On 19 January 2010, the Paris Court of Appeal gave its ruling in a cartel appeal, slashing fines imposed by the French Competition Authority (the “Authority”) on steel companies by almost €500 million.
By way of background, on 16 December 2008, the Authority condemned 11 undertakings for cartel activities, which took place over nearly 5 years, involving price fixing and market sharing.
The steel companies appealed the amount of the fines imposed by the Authority. In its ruling, the Court responded by reducing the contested amount from €575 million to €75 million.
The decision to reduce the fine was based on three main factors. Firstly, the Court appeared to attempt to temper the position of the Authority on the seriousness of the offence (regardless of the fact that it was an acknowledged price fixing and market sharing cartel). Secondly, the Court considered that the economic harm was not as important as had been made out by the Authority, considering it to be “certain but moderate”. Thirdly, the Court found that the Authority had failed to individualise the various fines imposed and had failed to take sufficient account of the various mitigating factors that should have led it to set much lower fines. In particular, the Court considered that the Authority had failed to consider the major effect that the crisis in the steel industry had on the undertakings concerned.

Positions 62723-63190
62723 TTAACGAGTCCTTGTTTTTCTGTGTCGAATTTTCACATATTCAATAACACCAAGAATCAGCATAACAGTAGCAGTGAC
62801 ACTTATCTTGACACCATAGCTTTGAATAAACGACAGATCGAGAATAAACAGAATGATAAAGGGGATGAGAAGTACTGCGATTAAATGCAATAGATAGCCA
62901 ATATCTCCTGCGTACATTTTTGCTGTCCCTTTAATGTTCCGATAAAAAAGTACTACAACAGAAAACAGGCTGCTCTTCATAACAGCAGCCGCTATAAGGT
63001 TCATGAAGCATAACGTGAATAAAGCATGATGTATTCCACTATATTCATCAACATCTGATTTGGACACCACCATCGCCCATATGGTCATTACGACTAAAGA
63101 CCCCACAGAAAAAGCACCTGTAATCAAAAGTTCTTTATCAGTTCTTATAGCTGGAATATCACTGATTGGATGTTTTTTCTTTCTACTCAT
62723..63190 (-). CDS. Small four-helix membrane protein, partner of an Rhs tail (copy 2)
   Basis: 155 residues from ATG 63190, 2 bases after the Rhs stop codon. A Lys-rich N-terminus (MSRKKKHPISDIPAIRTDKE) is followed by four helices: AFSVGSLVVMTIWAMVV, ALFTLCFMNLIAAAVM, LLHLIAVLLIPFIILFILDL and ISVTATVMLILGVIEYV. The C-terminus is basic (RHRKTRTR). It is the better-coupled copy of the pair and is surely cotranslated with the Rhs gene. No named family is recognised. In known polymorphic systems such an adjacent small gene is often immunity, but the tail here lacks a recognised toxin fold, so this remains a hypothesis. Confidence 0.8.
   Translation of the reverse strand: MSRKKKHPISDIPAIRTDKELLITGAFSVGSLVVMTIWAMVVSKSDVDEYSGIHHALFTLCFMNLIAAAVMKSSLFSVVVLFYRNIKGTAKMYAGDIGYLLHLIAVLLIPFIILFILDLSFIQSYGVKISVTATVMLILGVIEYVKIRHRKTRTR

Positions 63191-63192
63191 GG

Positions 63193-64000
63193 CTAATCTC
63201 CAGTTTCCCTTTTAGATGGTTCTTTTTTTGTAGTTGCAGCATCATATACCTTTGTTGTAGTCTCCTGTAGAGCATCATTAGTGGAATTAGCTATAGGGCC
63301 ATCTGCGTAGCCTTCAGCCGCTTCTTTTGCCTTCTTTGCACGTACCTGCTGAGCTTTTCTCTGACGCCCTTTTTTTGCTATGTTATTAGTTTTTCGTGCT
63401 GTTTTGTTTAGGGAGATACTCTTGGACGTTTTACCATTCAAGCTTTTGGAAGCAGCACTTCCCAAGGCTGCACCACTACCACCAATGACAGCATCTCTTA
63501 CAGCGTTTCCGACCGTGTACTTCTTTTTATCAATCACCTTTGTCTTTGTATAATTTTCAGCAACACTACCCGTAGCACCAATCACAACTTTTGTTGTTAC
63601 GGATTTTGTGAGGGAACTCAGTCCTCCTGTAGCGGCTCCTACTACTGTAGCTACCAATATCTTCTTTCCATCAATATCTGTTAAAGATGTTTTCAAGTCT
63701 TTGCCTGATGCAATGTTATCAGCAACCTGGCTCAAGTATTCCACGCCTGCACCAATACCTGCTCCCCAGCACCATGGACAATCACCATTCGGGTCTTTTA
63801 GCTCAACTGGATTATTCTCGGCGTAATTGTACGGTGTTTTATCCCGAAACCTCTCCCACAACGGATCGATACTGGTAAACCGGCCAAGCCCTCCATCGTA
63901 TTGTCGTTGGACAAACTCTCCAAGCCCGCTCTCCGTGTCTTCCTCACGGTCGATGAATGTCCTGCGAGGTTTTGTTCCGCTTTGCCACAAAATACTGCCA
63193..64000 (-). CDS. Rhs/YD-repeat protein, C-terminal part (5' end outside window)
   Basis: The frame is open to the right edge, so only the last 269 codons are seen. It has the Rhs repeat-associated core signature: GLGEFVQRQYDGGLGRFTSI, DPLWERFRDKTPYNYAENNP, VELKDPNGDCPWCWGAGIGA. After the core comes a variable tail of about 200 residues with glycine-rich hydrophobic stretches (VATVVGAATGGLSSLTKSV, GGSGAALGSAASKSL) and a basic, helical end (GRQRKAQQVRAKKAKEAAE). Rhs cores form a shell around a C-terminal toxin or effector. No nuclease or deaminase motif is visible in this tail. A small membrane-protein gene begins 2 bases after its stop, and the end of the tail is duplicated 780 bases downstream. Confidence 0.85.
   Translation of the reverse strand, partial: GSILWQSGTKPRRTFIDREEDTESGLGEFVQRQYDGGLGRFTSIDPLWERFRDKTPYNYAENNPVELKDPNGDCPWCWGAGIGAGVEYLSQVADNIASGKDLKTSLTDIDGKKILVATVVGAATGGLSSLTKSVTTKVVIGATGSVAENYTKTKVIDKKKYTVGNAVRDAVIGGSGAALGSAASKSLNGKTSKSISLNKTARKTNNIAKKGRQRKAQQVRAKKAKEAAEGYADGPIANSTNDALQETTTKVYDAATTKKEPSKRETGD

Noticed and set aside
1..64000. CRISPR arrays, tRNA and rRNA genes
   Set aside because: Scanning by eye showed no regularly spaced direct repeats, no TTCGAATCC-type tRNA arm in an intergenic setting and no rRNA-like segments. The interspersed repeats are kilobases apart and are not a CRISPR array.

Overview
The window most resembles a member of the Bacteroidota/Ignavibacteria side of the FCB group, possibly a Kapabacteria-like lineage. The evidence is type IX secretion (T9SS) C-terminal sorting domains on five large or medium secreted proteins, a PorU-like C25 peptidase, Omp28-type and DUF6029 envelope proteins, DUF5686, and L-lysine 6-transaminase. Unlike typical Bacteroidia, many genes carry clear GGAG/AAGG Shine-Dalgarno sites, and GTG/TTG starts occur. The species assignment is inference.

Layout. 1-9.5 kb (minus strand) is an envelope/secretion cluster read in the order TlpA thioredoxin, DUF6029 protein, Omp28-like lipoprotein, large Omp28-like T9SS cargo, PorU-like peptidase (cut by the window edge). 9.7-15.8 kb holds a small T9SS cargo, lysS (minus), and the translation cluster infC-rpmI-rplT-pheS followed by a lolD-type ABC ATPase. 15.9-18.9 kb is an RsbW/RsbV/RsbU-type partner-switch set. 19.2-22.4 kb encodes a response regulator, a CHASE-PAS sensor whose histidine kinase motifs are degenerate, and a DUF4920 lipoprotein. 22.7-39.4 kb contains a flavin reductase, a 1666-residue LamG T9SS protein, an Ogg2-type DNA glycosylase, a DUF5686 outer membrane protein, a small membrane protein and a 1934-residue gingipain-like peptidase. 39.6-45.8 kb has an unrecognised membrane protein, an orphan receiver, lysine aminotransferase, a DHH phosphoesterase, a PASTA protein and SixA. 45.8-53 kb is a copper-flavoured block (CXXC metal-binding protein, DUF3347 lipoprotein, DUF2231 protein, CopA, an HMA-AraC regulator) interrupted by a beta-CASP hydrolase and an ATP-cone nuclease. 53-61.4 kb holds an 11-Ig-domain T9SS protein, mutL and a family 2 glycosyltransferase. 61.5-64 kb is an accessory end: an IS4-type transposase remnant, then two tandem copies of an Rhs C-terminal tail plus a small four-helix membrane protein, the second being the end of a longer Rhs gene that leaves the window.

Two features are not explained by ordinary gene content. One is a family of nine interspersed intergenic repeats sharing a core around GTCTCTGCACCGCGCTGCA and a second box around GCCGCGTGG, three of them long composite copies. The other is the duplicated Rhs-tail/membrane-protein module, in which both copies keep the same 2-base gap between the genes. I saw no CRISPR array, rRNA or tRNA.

With this decision, the Court seems to have attempted to change the method of calculating fines. The message being sent is that the Authority should have set a more moderate fine, departing as much as possible from the maximum amount set down by law. In addition, the Court appears to have ruled that the Authority ought to look at all possible factors that could lead to a reduction of the fine.
The decision has sparked criticism from the Authority, which has called the judgment “stupefying”, claiming that this cartel is “the most important, the most sophisticated and the most serious in the entire history of the Authority”. The regulator is worried that if the companies are dealt with so leniently then it will not serve as a deterrent for future malpractice. Indeed, the effect of the decision appears to be to justify crisis cartels, as well as calling into question the overall policy that high fines have a deterrent effect.
19 January 2010